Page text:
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Russian bishop encourages United Methodists ‘to tell story’

Russian bishop encourages United Methodists ‘to tell story’

e-Review Florida United Methodist News Service

Russian bishop encourages United Methodists ‘to tell story’

July 6, 2007  News media contact: Tita Parham*
800-282-8011  Orlando {0699}

An e-Review Feature
By J.A. Buchholz**

Bishop Hans Växby. Photo courtesy of United Methodist News Service. File Photo #07-0561.
OCALA — Bishop Hans Växby said the most important thing United Methodists can do for The United Methodist Church in Eurasia is tell the story of Jesus Christ.

Växby, bishop of the Eurasia Episcopal Area, visited with local church missions representatives of the Florida Conference in late April to create greater awareness of the General Board of Global Ministries’ (GBGM) Russia Initiative. He led mini-consultations on the initiative at First United Methodist Church in Ocala and Boca Grande United Methodist Church.

The Russia Initiative began in the winter of 1991 under the leadership of GBGM. Its primary purpose was to deliver food to the Moscow region. Following that project, GBGM expanded the initiative beyond aid programs to include the re-establishment of Methodism in the former Soviet Union.

The Eurasia Annual Conference was established in 1997 and expanded to four annual conferences in 2003. A fifth annual conference was added to the area in 2005. Today, Växby oversees 104 churches with 112 pastors under appointment.

While at the Ocala church Växby said The United Methodist Church in Eurasia is relatively young, but it is making “glorious strides,” such as establishing a seminary in 1996, which recently produced its first indigenous professor of higher education.

That professor of evangelism is only the first trickle of what Växby prays will become a flood of men and women raised up to lead the church in the future.

That future includes Perovo United Methodist Church, dedicated in November 2006, a district seminar in Kiev, Ukraine, that was jointly presented by the Church of the Resurrection in Kansas, and the establishment of Youth Camp Voronezh about 350 miles from Moscow.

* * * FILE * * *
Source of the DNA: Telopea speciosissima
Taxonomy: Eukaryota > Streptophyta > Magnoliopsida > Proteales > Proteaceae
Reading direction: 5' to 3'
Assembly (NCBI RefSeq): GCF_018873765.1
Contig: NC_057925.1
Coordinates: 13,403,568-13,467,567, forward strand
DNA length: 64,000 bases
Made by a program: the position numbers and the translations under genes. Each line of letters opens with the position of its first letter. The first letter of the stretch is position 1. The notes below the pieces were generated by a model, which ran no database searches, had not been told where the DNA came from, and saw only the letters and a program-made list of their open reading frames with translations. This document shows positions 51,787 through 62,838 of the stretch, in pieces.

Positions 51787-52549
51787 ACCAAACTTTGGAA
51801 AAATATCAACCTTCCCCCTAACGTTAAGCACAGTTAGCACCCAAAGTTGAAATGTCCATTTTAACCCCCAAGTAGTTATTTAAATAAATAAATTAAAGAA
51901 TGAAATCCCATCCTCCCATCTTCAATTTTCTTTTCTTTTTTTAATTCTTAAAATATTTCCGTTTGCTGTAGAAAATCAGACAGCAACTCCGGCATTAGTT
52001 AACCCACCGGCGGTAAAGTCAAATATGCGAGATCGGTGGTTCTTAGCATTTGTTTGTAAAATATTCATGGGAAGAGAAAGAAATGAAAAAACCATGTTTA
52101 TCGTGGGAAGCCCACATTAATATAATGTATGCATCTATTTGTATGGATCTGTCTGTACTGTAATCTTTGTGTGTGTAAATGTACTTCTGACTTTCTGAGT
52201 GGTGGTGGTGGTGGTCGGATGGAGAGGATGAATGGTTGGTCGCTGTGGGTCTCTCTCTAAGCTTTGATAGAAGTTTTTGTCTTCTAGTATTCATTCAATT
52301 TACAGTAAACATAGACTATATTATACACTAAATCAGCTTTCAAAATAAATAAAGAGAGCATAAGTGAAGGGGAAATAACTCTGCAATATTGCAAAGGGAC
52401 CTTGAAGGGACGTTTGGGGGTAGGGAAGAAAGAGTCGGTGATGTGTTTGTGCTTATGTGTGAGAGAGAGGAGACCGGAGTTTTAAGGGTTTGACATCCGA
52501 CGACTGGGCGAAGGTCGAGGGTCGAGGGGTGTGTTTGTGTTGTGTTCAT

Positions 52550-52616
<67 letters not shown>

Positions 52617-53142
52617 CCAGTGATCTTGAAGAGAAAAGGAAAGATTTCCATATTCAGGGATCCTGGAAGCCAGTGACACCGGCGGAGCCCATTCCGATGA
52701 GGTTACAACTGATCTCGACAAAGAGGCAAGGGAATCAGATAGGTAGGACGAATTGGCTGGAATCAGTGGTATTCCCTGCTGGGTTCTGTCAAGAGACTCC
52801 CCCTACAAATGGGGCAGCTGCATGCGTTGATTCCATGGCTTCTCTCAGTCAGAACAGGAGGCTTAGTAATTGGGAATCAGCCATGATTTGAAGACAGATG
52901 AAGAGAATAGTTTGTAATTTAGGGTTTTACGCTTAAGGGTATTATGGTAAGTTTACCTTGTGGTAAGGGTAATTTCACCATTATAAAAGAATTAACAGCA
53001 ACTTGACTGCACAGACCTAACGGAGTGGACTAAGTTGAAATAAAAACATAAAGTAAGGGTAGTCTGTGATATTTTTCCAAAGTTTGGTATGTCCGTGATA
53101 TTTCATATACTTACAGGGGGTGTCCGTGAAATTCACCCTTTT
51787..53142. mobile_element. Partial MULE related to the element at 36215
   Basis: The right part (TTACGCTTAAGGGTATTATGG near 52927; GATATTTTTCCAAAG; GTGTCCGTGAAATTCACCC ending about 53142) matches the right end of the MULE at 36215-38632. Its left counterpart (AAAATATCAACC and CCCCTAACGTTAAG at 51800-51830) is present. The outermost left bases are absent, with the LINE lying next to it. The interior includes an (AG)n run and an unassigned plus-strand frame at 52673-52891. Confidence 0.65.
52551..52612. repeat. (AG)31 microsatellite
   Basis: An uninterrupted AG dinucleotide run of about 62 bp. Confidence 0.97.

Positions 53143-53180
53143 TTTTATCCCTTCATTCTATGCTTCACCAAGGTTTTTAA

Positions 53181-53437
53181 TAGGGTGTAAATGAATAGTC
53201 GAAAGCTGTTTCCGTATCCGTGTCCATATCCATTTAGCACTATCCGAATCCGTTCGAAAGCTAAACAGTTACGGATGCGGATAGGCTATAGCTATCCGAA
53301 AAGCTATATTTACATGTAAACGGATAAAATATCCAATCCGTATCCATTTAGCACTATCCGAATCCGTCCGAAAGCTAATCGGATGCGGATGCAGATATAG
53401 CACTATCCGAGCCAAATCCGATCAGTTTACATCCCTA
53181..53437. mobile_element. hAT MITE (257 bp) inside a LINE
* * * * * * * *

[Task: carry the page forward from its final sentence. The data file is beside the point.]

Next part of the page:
Växby said the future of the church is also directly linked to United Methodists in places like the Florida Conference who have a vision to be in ministry with The United Methodist Church of Eurasia. He said Hyde Park United Methodist Church in Tampa donated $35,000 to the Moscow seminary.

Prayers are also needed, he said, because even though The United Methodist Church is officially accepted and protected by the government, local politicians make it difficult for the church to operate. He said one church was able to purchase property, but had difficulty getting water and sewer permits.

And although the Russian people are extremely suspicious of all Protestant groups, Växby said there is reason to rejoice.

A member of First United Methodist Church in Ocala introduces Bishop Hans Växby (left) to a group gathered at the church. The bishop was there to share information about the General Board of Global Ministries’ Russia Initiative. Patrick Whaley (right), an American working in the Russian mission field and a member of the Memphis Annual Conference, was part of the visiting delegation. Photo by J.A. Buchholz. Photo #07-0621.

Patrick Whaley, an American working in the Russian mission field, was also part of the visiting delegation. He said young people are relishing the story of Jesus Christ — 17 recently decided to become ministers.

Whaley, a member of the Memphis Annual Conference, was appointed by Bishop Dick Wills, former senior pastor at Christ Church United Methodist in Fort Lauderdale, to the budding Russian mission field.

More than 980 miles southeast of Russia, in freezing weather, Whaley said he often finds himself sharing the story of Jesus Christ on street corners and in cafes, pool halls and hospitals. Through those casual talks he said he has learned that people in Eurasia are plagued with the same life difficulties afflicting Americans.

“It’s about the scriptures,” he said. “They need to hear the story. They are not taught, but caught. People are hungry to hear the Gospel message. They come to hear me talk one day and come back the next with their parents and grandparents.”